The search for qualified and willing candidates to fill the three vacant spots on Shelton’s Ethics Board is officially over.
Alderman Eric McPherson announced at the latest Board of Aldermen meeting on Thursday Sept. 8 that Thomas McGorty (R), William “Bill” McCart (unaffiliated), and Dr. Jeff Forte (D) are the three candidates chosen to complete the city’s Board of Ethics.
Board of Aldermen President John Anglace said it was a lengthy process but he is confident in the three men’s abilities to do the job adequately.
“We were given names and we did reach out, we did talk to a lot of people, passed out literature so they could study it, people came back and refused,” said Anglace. “It was like going up one dead end street to another, that’s why it takes so much time. This is the way it came out and I think we got some pretty good appointments too.”
Each appointed board member can have a maximum of a three year term and no more than two member’s terms can expire in the same year. Mayor Mark Lauretti will appoint all members to this board or veto the Aldermen’s nominations. After the nominations are accepted by the mayor, the Ethics Board will have an organization meeting where they will determine each member’s role on the board.
Of the three members initially appointed, one shall be appointed for a term of three years, one for a term of two years and one for a term of one year.
Dr. Forte was appointed for one year, William “Bill” MCcart and McGorty for three years.
Frank Carrol (D) and Ken Olin (R ) are the two other pre-existing members of the board. The city hasn’t had a functioning Board of Ethics in place since 2013.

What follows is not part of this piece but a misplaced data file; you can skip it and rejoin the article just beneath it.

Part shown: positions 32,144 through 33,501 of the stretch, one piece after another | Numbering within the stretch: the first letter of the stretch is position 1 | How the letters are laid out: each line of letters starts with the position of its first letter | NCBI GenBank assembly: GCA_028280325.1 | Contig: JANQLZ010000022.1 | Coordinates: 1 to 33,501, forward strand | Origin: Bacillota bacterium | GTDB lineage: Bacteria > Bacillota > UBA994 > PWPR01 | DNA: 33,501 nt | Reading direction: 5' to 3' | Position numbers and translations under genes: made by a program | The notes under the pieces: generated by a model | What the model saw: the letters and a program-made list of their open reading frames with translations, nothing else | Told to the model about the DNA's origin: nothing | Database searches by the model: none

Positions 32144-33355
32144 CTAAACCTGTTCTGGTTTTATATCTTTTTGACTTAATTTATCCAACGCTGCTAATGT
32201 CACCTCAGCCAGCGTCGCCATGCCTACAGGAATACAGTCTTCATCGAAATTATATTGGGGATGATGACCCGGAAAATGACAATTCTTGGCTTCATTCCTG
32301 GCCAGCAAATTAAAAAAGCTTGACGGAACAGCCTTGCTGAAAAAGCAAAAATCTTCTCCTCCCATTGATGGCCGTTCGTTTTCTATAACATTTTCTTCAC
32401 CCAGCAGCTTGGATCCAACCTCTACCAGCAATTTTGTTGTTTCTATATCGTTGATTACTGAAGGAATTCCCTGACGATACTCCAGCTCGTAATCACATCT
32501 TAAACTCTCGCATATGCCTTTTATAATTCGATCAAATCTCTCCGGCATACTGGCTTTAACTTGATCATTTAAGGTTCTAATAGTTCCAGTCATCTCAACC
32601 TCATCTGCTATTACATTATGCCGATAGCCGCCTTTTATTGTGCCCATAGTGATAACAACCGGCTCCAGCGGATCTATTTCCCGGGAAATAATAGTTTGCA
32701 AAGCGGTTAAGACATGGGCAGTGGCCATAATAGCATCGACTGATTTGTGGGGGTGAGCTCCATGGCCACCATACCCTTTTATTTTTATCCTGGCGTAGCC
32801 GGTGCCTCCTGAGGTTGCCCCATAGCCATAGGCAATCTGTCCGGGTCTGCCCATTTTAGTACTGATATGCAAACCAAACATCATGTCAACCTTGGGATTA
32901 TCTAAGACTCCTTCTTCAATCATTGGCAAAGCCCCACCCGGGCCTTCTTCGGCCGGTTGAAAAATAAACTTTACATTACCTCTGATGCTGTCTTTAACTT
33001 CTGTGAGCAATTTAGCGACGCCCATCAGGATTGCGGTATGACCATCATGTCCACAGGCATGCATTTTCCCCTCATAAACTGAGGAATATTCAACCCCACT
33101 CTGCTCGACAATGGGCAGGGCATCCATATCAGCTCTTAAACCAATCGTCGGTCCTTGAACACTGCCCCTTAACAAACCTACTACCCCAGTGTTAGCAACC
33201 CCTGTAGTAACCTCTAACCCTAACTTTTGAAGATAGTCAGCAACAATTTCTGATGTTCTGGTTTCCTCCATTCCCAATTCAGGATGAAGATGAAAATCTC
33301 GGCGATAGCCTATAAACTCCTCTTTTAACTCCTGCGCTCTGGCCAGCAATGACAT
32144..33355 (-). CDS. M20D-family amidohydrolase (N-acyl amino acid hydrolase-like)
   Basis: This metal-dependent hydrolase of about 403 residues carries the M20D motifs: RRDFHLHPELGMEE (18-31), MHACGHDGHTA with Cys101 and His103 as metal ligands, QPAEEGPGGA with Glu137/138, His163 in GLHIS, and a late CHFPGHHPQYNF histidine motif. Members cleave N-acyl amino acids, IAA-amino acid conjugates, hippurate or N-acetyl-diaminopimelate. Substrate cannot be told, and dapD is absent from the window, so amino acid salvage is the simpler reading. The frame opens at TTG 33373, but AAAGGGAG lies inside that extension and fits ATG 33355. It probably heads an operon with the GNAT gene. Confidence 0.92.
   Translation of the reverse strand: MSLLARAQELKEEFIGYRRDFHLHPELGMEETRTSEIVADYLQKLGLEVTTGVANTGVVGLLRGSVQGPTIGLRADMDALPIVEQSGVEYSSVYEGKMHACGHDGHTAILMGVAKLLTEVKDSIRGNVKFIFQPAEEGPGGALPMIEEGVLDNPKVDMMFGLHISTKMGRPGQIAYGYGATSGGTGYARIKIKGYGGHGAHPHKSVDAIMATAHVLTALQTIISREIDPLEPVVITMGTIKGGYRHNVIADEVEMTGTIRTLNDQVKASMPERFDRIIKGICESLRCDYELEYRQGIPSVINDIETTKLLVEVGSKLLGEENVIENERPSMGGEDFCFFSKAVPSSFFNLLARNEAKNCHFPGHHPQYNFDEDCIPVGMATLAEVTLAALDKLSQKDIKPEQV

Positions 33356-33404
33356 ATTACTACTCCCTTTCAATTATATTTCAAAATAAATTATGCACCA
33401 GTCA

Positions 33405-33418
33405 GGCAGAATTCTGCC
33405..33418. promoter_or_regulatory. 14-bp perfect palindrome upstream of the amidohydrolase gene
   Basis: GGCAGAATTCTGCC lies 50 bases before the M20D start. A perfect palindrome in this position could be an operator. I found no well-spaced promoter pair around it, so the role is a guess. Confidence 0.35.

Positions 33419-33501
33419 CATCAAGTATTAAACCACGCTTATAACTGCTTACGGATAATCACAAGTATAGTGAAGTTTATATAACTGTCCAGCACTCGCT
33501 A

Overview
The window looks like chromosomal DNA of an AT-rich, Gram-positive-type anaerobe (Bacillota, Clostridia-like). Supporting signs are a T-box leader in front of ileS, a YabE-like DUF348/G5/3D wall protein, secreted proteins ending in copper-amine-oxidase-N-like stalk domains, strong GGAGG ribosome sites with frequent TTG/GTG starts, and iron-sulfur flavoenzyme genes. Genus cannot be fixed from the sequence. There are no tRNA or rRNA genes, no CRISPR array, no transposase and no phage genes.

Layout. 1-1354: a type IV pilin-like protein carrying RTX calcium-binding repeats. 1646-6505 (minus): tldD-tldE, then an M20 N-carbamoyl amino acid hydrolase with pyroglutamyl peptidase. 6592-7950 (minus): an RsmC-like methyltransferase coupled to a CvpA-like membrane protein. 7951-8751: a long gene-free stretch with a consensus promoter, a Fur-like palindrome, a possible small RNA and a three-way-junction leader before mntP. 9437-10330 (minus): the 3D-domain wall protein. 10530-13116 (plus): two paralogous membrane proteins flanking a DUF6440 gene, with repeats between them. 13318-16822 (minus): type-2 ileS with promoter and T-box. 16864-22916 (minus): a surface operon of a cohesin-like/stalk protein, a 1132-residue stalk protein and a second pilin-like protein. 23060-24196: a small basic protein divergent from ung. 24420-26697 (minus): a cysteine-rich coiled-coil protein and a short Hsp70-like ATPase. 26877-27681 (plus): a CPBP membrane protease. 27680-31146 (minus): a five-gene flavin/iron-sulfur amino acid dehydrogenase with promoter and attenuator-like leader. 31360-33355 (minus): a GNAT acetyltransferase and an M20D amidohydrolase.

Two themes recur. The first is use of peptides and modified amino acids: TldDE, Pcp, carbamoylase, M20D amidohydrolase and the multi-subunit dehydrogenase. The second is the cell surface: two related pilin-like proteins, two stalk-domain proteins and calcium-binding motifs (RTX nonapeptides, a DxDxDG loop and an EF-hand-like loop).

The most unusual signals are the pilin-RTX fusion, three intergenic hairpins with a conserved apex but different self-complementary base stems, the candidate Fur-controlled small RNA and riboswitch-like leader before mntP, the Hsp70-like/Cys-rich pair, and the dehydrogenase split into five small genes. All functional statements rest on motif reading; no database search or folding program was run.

According to the city ordinance, its board of ethics must be composed of three resident electors and at no time can more than one member be of the same political party. When one of the board member’s term is up, the mayor appoints a new member. Each member continues to serve until their successor is appointed and duties are as follows:
- The board of ethics shall create and set “reasonable rules and regulations” for the administration of its proceedings. That set of rules and regulations must be made available at city hall in the clerk’s office to any elector of the city.
- From there, any complaint of violations to the board’s set of rules will be investigated by the board members or with the help of the police department.
Any complaint received by the board of ethics must be in writing and signed by the individual making the complaint. This board of ethics then issues a written reply to the complaint. When the board is made aware of the violation in question, they privately notify the person the complaint was filed against.
“Upon receipt of the notice from the board of ethics, the party so notified that a complaint has been filed against him shall have a right to demand a public or private hearing by the board of ethics. In the event that the board of ethics decides that a hearing is required or the person whose conduct is being called into question demands a hearing, the hearing shall afford the person whose conduct is called into question the right to cross-examine anyone testifying against him or meet or answer any complaint of his conduct, and to present evidence in his own behalf. No hearing, however, may be conducted with less than two members of the board of ethics in attendance.”
The city ordinance also says if the board receives complaints against any officer, employee or official of the city, the investigation and disposition of which has been delegated to other boards or commissions created by the Charter.
“The board or commission to which such complaints are forwarded shall thereafter notify the board of ethics of the disposition made of such complaint, and the board of ethics shall review the disposition.”
The board of ethics ultimately reports to the board of aldermen its findings as to whether or not a violation of this article has occurred and together they come to a decision. All opinions, rulings, and recommendations of the board of ethics, whether advisory or the result of a complaint, shall be kept on file.
This article may be amended only by ordinance in conformity with the provisions of the Charter. Should any provision of this article conflict with any provisions of federal law or the state general statutes then the provisions of the federal law or the state general statutes shall prevail.